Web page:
Agreed, I’m referencing static pressure. Maintaining such a high pressure while blowing requires pursing your lips tightly to severely limit the flow rate. A small but non-zero flow rate should still allow a person to produce something very close to this static pressure.
This is what I’ve been saying.
If you’ll purchase an anemometer and ship it to The wind of my soul, she can report back with airspeed measurements under the circumstances about which she was inquiring in her OP. From that, we’ll be able to back-calculate respiratory tract pressure, and estimate an absolute upper bound for adiabatic temperature drop.
Absent any real data obtained thusly, I’ll claim that we’re probably talking about a pressure of just a few inches of water, resulting in a potential temperature change of perhaps 1-2 degrees F. And I will stand by my claim that this temperature drop is largely canceled out by the earlier temperature increase that was incurred when pressurizing the respiratory tract to begin blowing.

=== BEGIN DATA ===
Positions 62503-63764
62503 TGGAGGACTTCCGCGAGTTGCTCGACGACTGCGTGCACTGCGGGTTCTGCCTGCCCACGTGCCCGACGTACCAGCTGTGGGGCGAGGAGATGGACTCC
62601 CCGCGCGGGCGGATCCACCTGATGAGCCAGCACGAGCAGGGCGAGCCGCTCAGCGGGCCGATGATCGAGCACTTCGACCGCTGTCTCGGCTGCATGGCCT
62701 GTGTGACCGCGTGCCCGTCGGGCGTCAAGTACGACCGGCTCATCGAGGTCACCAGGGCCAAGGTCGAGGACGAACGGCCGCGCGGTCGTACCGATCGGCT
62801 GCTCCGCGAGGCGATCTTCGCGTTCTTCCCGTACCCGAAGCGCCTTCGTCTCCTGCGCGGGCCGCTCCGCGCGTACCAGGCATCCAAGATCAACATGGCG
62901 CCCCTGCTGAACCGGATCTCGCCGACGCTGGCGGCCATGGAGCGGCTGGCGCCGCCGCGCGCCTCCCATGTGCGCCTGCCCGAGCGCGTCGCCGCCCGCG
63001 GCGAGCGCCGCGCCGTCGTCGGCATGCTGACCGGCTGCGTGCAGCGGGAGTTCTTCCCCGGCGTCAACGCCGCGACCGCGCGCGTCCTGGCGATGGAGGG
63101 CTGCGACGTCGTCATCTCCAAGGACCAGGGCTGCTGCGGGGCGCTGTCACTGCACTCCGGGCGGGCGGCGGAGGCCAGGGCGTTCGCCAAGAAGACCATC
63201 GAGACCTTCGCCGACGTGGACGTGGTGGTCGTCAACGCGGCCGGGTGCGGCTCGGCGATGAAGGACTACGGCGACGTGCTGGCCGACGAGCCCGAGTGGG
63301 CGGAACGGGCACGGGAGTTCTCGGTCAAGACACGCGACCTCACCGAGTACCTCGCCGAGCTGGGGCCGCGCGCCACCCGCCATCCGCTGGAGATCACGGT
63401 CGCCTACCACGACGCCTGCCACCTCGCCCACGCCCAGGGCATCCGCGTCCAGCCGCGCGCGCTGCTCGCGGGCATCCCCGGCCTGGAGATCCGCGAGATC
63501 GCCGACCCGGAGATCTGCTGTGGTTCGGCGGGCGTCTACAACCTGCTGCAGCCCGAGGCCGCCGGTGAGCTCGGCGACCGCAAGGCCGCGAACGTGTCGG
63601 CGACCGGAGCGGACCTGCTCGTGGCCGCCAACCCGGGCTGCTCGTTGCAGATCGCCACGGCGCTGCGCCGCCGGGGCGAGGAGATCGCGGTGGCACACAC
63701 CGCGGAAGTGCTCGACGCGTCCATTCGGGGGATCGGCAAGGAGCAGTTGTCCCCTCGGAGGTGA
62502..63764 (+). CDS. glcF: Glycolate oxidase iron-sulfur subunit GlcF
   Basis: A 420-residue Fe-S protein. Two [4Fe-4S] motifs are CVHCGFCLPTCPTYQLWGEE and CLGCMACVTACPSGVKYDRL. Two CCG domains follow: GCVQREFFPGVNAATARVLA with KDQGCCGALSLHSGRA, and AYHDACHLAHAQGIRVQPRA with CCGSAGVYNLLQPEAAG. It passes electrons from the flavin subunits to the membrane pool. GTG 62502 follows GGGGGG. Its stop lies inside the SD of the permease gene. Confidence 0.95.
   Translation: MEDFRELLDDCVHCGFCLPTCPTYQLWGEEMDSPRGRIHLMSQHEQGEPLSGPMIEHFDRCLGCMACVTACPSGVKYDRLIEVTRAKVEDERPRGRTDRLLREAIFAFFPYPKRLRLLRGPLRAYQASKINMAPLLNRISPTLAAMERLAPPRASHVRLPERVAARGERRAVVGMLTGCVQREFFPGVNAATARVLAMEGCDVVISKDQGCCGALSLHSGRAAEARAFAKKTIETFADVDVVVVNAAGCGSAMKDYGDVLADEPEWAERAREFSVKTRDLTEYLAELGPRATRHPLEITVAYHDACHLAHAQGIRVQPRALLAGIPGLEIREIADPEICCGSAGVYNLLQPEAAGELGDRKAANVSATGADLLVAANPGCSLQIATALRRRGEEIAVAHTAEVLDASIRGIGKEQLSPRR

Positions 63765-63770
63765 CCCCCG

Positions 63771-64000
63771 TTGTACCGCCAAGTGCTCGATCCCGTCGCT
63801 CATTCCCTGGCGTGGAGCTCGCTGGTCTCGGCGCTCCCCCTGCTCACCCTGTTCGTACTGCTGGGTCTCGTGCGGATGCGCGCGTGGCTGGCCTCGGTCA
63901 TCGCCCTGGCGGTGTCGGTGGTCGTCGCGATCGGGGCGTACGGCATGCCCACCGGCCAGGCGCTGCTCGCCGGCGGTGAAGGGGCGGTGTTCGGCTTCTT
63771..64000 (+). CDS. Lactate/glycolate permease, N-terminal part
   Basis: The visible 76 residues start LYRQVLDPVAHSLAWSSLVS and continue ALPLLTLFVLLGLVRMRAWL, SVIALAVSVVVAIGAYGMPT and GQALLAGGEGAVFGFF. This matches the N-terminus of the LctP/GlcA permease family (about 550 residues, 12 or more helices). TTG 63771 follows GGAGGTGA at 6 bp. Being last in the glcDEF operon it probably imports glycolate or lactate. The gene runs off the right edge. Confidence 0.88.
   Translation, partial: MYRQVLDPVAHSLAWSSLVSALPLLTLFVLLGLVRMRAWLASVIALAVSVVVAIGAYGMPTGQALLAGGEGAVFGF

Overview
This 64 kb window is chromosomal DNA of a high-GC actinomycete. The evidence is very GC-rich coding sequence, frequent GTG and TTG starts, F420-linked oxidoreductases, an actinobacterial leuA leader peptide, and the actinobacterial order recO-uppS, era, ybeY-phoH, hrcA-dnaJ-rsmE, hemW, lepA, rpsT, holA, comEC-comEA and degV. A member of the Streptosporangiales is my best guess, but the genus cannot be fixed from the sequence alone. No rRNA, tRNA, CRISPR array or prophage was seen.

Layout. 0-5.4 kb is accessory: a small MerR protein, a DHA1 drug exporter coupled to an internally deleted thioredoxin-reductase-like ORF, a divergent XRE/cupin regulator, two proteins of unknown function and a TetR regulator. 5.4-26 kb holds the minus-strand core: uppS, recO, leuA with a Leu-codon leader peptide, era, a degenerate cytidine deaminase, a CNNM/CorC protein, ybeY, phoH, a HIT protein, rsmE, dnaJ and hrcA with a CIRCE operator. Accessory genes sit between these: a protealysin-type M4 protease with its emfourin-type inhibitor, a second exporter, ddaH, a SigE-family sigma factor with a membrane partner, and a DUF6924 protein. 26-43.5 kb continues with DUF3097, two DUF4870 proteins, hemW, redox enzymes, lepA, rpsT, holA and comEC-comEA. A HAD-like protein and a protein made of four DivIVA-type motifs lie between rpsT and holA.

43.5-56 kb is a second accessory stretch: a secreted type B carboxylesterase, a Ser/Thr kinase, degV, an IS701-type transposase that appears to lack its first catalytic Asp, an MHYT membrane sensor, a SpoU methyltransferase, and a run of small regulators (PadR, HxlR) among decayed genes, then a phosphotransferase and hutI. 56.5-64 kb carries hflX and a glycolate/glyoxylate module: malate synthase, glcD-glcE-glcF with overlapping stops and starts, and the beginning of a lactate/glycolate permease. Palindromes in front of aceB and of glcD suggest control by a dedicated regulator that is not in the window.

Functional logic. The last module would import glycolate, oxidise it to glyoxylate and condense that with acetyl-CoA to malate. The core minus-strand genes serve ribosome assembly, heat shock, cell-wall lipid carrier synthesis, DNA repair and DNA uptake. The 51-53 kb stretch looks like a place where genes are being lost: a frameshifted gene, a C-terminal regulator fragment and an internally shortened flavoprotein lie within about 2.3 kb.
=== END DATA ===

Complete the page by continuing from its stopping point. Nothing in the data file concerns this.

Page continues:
Do let me know if you think my claims are in error.
If you’re looking for a demonstration rather than a claim, try this:
Position the back of your hand six inches from your mouth, and blow. Assuming you’re in a room that’s about 70F, you will observe a cooling effect.
Now continue blowing at the same rate, and gradually move your hand closer to your mouth until until your lips are almost touching the back of your hand. Your hand should actually feel slightly warm doing this. With your lips this close to your hand, you’ve eliminated entrainment of cool, dry ambient air, and now all of the air impinging on that one spot is coming from your lips - nice, humid, warm air that transfers heat to the back of your hand and eliminates the evaporative cooling effect from any sweat that may be present. This demonstrates that entrainment of cool, dry ambient air is the dominant factor in the cooling effect observed under the typical circumstances in which one blows on one’s skin.